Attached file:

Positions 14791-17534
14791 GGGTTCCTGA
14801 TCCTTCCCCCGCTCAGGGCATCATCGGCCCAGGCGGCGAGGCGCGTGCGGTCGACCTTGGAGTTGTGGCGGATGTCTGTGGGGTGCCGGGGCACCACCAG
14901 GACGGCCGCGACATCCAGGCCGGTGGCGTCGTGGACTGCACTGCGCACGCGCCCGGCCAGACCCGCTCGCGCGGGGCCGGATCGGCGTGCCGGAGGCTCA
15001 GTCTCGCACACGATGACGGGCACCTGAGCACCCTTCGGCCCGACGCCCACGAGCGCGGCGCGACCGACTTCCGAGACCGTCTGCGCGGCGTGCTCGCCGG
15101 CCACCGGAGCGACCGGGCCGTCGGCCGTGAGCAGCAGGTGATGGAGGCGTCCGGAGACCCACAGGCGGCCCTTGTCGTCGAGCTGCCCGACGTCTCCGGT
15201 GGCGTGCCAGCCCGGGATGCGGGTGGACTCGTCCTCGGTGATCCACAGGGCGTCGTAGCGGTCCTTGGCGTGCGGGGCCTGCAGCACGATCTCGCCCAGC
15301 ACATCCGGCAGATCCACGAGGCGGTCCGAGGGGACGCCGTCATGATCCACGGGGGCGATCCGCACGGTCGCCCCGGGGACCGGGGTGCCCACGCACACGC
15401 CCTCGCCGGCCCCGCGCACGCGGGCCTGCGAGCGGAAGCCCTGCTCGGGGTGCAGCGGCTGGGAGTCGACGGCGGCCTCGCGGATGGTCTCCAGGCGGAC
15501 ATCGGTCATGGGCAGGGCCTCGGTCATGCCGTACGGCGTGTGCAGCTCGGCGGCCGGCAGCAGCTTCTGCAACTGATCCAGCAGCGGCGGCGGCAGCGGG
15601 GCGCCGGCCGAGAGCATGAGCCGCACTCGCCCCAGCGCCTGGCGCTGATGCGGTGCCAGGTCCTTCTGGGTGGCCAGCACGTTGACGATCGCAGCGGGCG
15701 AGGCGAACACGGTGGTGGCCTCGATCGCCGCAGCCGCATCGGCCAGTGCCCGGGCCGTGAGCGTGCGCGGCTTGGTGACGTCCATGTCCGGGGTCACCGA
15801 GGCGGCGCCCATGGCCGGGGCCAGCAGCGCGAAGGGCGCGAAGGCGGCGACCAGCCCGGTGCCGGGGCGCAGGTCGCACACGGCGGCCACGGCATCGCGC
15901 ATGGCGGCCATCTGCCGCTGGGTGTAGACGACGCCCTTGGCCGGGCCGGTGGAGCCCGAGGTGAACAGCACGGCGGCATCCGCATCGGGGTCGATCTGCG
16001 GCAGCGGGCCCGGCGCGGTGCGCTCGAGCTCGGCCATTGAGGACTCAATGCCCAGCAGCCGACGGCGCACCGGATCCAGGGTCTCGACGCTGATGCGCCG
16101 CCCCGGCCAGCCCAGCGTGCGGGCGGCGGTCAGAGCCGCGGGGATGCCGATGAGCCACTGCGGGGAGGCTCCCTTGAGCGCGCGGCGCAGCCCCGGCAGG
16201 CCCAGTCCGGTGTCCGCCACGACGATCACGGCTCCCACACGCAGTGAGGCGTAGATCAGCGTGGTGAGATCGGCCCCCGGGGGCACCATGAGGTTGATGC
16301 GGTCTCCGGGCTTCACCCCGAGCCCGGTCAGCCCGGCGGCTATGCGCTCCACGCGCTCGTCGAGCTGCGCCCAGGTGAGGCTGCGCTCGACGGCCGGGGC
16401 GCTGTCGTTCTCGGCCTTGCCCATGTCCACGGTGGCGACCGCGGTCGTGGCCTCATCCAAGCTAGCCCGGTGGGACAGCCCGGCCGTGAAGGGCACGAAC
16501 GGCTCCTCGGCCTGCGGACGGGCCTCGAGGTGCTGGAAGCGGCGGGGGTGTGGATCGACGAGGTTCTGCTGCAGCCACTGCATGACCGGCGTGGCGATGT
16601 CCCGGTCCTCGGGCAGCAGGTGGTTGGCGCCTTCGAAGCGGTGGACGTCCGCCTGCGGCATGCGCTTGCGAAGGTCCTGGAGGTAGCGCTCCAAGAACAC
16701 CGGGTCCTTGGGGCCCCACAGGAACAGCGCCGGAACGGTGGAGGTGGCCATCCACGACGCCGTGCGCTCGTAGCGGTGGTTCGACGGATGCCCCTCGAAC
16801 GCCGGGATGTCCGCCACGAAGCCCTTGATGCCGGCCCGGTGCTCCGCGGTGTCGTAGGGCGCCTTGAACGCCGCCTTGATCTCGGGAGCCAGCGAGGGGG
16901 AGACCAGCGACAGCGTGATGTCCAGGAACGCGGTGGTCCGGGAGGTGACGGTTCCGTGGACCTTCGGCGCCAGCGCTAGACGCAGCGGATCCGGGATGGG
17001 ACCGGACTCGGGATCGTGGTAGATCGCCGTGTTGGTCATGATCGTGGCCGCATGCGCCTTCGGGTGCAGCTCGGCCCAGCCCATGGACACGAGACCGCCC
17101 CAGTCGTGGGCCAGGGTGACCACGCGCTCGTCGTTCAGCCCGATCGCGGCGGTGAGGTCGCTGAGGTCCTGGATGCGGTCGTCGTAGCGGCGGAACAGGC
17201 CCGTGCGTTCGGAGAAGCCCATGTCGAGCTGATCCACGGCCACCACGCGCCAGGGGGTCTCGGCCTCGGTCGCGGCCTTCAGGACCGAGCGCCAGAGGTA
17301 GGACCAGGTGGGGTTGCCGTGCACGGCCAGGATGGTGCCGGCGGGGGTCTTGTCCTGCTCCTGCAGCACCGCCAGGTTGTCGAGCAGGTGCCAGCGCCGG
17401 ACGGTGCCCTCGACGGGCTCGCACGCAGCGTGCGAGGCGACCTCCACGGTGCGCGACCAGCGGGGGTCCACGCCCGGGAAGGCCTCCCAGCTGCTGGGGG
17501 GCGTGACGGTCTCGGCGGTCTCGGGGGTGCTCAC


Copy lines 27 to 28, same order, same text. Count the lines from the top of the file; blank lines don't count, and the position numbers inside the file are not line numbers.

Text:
17201 CCGTGCGTTCGGAGAAGCCCATGTCGAGCTGATCCACGGCCACCACGCGCCAGGGGGTCTCGGCCTCGGTCGCGGCCTTCAGGACCGAGCGCCAGAGGTA
17301 GGACCAGGTGGGGTTGCCGTGCACGGCCAGGATGGTGCCGGCGGGGGTCTTGTCCTGCTCCTGCAGCACCGCCAGGTTGTCGAGCAGGTGCCAGCGCCGG